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Tuesday, May 05, 2015

What do students need from 21st century teachers?

"In the current era of accountability through high-stakes testing, teachers in schools across the country often feel pressure to tailor their instruction time to accommodate test preparation." according to Roberta Ross-Fisher, Manager of Program Reporting, Compliance and Accreditation, for Western Governors University.

Students must be active participants in their own learning for their minds to fully integrate new knowledge and apply it within new contexts.

So much emphasis is put on reading and mathematics that subjects such as science and social studies can fall by the wayside. Art, music, and physical education have become marginalized, and recess is now largely a relic of the past." 

While this approach may temporarily boost test scores, it risks shortchanging today's students, who need a more well-rounded education that includes a balance of academic rigor, critical thinking, socialization, character development, citizenship, physical fitness and healthy emotional growth; in other words — an education that meets the needs of the whole student.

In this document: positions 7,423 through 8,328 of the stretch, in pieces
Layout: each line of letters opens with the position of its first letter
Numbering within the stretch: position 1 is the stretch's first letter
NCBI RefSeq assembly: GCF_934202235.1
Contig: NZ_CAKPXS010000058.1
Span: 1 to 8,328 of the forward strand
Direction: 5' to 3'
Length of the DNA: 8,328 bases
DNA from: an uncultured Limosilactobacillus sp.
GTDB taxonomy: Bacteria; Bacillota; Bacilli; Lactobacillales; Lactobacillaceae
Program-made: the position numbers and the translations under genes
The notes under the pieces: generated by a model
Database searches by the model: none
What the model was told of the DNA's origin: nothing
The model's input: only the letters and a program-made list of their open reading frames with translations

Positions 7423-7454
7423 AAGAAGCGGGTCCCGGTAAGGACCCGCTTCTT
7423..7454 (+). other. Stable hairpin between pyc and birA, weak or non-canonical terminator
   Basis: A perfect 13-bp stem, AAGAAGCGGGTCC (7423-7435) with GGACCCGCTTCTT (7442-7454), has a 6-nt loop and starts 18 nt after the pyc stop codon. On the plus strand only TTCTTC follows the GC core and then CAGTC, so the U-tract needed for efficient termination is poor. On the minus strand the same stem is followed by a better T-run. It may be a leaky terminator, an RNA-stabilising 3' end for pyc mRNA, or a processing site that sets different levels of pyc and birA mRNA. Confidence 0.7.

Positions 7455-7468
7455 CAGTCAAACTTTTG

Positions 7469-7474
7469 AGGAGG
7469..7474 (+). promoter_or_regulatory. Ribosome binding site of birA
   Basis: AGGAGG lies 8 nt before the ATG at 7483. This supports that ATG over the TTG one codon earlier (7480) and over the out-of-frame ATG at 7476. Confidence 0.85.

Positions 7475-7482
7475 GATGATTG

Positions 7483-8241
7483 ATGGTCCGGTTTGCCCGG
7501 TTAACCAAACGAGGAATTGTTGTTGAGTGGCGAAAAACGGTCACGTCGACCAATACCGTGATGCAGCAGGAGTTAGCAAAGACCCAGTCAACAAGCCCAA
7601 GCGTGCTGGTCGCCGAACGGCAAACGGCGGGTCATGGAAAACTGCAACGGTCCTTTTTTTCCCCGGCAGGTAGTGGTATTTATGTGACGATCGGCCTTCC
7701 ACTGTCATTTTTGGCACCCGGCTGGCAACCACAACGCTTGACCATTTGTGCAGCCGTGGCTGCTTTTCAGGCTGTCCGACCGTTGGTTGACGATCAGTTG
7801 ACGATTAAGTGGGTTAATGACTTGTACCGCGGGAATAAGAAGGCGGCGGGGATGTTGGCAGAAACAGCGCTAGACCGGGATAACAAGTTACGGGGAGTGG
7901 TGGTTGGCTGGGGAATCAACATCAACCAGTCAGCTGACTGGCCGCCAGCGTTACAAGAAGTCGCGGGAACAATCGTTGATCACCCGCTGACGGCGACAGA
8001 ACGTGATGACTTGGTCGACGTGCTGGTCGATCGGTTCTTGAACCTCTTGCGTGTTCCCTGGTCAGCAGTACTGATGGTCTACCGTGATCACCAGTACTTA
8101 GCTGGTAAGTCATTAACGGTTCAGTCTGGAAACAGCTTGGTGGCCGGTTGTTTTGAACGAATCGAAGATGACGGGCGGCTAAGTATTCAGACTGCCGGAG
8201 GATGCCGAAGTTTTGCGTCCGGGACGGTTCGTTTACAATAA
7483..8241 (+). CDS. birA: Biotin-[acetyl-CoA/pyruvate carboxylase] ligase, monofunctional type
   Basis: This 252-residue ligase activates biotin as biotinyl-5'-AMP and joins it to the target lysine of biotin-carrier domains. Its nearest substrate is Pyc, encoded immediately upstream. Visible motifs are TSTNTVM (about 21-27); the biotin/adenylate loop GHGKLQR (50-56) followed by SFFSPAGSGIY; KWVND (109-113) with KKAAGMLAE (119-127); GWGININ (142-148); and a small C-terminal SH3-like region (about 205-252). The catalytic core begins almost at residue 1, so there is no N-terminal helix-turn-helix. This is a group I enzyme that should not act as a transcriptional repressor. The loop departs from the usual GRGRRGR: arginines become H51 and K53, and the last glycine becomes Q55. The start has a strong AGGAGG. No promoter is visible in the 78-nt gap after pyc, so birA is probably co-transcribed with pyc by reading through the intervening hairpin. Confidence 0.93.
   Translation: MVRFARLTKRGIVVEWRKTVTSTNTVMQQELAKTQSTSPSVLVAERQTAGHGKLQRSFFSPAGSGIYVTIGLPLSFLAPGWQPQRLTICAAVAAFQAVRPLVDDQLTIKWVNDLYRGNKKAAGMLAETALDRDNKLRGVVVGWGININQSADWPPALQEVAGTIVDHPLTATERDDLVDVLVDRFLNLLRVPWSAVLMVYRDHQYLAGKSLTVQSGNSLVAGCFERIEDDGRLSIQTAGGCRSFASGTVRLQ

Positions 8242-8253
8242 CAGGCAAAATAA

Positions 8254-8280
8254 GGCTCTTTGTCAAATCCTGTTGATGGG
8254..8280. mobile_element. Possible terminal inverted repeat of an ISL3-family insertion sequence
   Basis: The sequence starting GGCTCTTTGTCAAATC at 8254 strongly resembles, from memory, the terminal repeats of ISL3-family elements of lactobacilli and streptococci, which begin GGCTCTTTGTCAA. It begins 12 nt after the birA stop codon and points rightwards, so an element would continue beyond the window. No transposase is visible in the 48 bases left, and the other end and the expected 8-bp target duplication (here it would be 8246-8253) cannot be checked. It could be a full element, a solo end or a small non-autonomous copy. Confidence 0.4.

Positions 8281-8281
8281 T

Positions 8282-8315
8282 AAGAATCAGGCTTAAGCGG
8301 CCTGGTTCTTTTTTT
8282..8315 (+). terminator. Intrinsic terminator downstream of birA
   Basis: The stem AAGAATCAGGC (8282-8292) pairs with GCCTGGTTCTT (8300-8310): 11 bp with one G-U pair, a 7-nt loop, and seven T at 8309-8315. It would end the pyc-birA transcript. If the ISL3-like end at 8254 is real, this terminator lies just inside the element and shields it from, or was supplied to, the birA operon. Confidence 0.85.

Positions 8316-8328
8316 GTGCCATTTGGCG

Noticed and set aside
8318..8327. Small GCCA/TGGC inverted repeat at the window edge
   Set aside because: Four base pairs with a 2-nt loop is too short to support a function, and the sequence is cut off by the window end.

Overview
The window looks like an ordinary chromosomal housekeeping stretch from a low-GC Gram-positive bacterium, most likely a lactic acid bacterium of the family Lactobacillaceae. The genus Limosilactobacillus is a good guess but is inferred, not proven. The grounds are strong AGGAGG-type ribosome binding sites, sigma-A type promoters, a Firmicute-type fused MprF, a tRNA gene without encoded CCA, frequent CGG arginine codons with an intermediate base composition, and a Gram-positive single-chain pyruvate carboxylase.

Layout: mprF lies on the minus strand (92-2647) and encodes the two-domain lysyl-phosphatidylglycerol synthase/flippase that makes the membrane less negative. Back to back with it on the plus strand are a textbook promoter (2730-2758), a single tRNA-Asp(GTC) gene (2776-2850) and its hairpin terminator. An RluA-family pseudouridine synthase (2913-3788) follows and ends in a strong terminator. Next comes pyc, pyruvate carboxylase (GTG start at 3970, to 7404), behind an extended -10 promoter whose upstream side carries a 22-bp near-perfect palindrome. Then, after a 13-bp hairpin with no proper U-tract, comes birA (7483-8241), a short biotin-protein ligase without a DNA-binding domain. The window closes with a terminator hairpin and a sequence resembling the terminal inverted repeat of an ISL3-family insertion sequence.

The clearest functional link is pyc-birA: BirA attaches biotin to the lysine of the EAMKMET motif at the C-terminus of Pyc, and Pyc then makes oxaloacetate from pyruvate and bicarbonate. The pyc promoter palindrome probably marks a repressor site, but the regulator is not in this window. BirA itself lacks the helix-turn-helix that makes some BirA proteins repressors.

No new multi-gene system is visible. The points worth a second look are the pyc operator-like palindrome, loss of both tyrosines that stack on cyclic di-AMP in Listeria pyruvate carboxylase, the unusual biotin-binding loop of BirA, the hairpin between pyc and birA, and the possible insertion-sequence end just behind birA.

There are five basic principles of whole-child educational philosophy. In this model, every student in every classroom deserves to be:
  • Physically and emotionally healthy 
  • Physically, socially, emotionally, and academically safe and secure 
  • Actively engaged and connected to his or her school and community 
  • Supported and mentored by caring adults 
  • Challenged to effectively solve problems, persevere, achieve and succeed
The use of high-stakes testing as the definitive learning metric implies that standardized tests, which largely measure lower-order thinking and memorization skills, are the last word in measuring what a student has learned. As a society, we exalt these tests to our peril, potentially ignoring the dimensions of child development most likely to mold students into confident and capable adults.
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Source: The Tennessean

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